Key stage 1
Pupils should develop an awareness of the past, using common words and phrases relating to the passing of time. They should know where the people and events they study fit within a chronological framework and identify similarities and differences between ways of life in different periods. They should use a wide vocabulary of everyday historical terms. They should ask and answer questions, choosing and using parts of stories and other sources to show that they know and understand key features of events. They should understand some of the ways in which we find out about the past and identify different ways in which it is represented.
In planning to ensure the progression described above through teaching about the people, events and changes outlined below, teachers are often introducing pupils to historical periods that they will study more fully at key stages 2 and 3.
Pupils should be taught about:
- changes within living memory – where appropriate, these should be used to reveal aspects of change in national life
- events beyond living memory that are significant nationally or globally [for example, the Great Fire of London, the first aeroplane flight or events commemorated through festivals or anniversaries]
- the lives of significant individuals in the past who have contributed to national and international achievements, some should be used to compare aspects of life in different periods [for example, Elizabeth I and Queen Victoria, Christopher Columbus and Neil Armstrong, William Caxton and Tim Berners-Lee, Pieter Bruegel the Elder and LS Lowry, Rosa Parks and Emily Davison, Mary Seacole and/or Florence Nightingale and Edith Cavell]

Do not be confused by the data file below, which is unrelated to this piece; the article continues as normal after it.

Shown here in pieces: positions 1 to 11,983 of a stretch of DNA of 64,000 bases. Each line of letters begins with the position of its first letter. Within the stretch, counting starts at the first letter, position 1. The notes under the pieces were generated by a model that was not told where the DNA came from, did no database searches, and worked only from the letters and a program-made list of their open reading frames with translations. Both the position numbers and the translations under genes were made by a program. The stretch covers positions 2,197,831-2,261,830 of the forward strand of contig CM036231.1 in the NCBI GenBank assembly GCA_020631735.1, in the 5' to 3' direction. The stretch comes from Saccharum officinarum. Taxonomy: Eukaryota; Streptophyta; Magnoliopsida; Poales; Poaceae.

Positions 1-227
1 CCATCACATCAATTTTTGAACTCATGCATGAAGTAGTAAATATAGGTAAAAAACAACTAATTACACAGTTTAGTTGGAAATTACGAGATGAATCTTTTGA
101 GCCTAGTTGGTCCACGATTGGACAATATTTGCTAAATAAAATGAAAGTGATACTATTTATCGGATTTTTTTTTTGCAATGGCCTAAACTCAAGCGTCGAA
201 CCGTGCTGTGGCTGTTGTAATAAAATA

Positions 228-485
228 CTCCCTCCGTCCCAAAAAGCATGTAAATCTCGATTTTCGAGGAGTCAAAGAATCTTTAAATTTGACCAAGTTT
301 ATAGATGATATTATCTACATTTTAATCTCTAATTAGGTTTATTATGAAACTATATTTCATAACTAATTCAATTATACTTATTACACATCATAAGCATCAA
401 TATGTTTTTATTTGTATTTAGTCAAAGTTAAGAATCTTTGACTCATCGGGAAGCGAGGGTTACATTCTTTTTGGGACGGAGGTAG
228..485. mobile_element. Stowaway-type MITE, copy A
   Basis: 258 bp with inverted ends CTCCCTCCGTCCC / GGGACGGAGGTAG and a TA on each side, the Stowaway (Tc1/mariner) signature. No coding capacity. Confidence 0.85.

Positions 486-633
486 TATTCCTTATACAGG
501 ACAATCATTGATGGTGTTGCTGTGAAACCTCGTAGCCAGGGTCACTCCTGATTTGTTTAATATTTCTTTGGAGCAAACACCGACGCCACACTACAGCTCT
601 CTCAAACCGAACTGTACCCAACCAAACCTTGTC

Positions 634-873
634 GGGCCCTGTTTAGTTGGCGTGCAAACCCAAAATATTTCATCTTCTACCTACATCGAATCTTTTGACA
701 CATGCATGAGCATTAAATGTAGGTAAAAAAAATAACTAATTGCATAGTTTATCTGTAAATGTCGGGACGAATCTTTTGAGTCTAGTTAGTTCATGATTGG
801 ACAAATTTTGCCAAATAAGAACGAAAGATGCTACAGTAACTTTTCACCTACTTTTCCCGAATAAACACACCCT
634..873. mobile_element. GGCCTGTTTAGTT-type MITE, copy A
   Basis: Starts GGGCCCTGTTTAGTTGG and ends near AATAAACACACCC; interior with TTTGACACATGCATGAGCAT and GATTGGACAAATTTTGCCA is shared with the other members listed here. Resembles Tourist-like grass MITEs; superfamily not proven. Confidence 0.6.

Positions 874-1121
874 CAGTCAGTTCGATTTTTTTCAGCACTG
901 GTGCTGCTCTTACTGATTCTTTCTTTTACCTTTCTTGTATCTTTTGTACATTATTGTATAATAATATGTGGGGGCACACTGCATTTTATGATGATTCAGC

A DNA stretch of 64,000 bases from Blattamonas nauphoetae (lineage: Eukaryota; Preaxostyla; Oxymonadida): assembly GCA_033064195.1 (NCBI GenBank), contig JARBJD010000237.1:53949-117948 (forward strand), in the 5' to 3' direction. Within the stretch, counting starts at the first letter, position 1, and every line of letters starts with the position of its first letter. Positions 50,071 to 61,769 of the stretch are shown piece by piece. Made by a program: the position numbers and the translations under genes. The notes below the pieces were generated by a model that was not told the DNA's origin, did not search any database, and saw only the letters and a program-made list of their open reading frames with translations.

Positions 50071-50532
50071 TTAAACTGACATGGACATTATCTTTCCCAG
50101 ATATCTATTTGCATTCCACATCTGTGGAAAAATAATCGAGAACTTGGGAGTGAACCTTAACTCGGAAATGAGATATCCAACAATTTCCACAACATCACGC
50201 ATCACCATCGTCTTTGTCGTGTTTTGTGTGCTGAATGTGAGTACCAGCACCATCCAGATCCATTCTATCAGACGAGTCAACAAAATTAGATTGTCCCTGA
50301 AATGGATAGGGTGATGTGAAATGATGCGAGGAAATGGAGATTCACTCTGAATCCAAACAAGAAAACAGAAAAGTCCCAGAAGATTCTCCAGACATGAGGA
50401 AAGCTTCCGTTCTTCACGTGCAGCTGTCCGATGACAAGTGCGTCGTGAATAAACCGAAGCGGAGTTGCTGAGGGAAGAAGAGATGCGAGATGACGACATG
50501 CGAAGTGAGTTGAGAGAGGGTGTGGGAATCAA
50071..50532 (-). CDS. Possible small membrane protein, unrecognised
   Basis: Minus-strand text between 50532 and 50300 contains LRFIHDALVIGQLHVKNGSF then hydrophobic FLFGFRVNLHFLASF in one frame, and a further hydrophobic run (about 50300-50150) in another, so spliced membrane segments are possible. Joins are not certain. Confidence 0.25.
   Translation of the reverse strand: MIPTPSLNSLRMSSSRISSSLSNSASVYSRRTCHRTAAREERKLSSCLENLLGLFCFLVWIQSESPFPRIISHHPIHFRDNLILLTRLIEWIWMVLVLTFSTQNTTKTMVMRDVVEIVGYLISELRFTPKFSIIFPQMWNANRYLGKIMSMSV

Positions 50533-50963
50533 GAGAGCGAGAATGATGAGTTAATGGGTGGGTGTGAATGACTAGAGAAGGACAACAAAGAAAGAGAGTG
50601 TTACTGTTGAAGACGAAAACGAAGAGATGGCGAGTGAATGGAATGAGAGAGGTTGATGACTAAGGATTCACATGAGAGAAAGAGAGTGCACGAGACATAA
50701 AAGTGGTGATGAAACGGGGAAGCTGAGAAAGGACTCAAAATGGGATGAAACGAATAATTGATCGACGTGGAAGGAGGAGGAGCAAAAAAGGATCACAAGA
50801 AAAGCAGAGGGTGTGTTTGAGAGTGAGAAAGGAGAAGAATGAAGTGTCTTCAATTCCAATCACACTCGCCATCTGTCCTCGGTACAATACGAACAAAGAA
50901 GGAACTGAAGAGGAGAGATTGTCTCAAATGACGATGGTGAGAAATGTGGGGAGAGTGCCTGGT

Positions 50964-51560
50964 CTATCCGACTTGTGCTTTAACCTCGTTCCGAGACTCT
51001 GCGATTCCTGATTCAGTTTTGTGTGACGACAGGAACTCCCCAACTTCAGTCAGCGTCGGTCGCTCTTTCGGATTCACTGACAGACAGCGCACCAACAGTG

- significant historical events, people and places in their own locality
Key stage 2
Pupils should continue to develop a chronologically secure knowledge and understanding of British, local and world history, establishing clear narratives within and across the periods they study. They should note connections, contrasts and trends over time and develop the appropriate use of historical terms. They should regularly address and sometimes devise historically valid questions about change, cause, similarity and difference, and significance. They should construct informed responses that involve thoughtful selection and organisation of relevant historical information. They should understand how our knowledge of the past is constructed from a range of sources.
In planning to ensure the progression described above through teaching the British, local and world history outlined below, teachers should combine overview and depth studies to help pupils understand both the long arc of development and the complexity of specific aspects of the content. Content can be found in the curriculum maps and long term plans.